The estate of a Charlottesville, Va., man filed a Federal Employers' Liability Act complaint in Madison County Circuit Court against CSX Transportation alleging asbestos exposure.

Edgar Goodman's estate claims during the course of his employment he was exposed to and inhaled, ingested or otherwise absorbed large amounts of asbestos fibers emanating from products he was working with and around.

Goodman was employed from 1947 to 1951 as a signalman for CSX Transportation, the complaint said.

Passed by Congress in 1908, FELA was designed to protect and compensate railroaders who sustain injuries while working.

Unlike state workers' compensation laws, FELA requires the injured worker to prove that the railroad was "legally negligent," at least in part, in causing an injury.

Goodman's estate alleges his exposure and inhalation, ingestion or absorption of the asbestos fibers was completely foreseeable and could or should have been anticipated by CSX.

Goodman was diagnosed with mesothelioma July 1, 2005.

According to the complaint, Goodman worked with and around pipe and block insulation, sheet rock, joint compounds, gaskets, packing, cements and brake shoes, all of which contained asbestos.

His estate alleges CSX violated provisions of FELA by negligently failing to provide him a safe place to work, failing to furnish suitable tools and equipment including adequate protective masks, failed to warn of the true nature and hazardous effects of asbestos and failing to provide instructions for the safe use of asbestos.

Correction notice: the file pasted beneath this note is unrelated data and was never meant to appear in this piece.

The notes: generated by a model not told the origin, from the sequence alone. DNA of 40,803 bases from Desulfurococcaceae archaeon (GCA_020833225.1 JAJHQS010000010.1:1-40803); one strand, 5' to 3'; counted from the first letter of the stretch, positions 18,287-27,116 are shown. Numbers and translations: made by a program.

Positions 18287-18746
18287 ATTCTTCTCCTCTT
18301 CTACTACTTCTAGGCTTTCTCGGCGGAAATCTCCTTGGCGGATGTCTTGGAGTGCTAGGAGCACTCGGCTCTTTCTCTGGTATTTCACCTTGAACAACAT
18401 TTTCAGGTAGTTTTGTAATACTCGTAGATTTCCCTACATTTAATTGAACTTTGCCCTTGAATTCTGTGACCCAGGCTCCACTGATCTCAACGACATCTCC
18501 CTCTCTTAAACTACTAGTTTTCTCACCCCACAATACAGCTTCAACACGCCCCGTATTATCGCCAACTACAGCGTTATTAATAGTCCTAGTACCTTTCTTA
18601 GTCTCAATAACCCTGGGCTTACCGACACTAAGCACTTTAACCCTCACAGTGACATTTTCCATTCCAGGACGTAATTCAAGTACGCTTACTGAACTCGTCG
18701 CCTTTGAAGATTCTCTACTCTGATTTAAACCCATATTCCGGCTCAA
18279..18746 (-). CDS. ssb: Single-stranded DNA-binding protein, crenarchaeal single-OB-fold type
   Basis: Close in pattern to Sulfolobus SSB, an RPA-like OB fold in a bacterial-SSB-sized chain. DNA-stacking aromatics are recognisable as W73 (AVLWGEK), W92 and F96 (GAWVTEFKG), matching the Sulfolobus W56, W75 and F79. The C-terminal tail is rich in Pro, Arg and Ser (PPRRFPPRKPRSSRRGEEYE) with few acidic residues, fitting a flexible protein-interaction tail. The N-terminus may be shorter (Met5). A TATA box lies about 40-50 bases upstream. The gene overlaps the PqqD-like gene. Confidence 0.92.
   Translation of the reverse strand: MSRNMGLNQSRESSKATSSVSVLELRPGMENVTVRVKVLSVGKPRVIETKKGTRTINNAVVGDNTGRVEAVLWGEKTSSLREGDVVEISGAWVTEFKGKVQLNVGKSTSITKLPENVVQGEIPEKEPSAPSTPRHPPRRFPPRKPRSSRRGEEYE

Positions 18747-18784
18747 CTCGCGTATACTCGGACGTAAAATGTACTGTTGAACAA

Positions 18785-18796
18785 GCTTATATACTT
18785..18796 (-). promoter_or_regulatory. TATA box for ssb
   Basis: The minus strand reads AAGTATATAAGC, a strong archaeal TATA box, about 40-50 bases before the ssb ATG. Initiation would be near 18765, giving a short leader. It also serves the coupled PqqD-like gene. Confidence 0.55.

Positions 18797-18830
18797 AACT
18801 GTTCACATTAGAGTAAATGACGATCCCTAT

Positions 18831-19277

In addition, Goodman's estate alleges CSX failed to test asbestos containing products prior to requiring employees to work with them, failed to provide safe and proper ventilation systems in the repair facilities, failed to exercise reasonable care in enforcing a safety plan and method of handling and installing asbestos and required employees to work with an ultra hazardous product.

Under FELA, injured workers can seek compensation for past and future wage losses, medical expenses and treatments, pain and suffering, and for partial or permanent disability.

If an employee dies, survivors are entitled to recover damages which they have suffered because of the death, under the federal law.

After proving negligence, the injured worker is entitled to full compensation, which is usually many times greater than that provided by state workers' compensation benefits for non-railroaders which provide benefits on a no-fault basis.

Goodman's estate alleges he suffered exposure to toxic substances including asbestos which caused him to sustain severe and permanent injuries to his respiratory system which resulted in impairment and disability.

His estate also alleges that prior to his death, Goodman suffered great pain, extreme nervousness, mental anguish, loss of enjoyment of life and medical expenses.

The estate also alleges that it has become liable for funeral and burial expenses.

Goodman's estate is seeking damages to exceed $250,000, plus all costs of the lawsuit.

Keith Short, Elizabeth Heller and Robert Rowland of Edwardsville represent Goodman's estate.

The case has been assigned to Circuit Court Judge Barbara Crowder.

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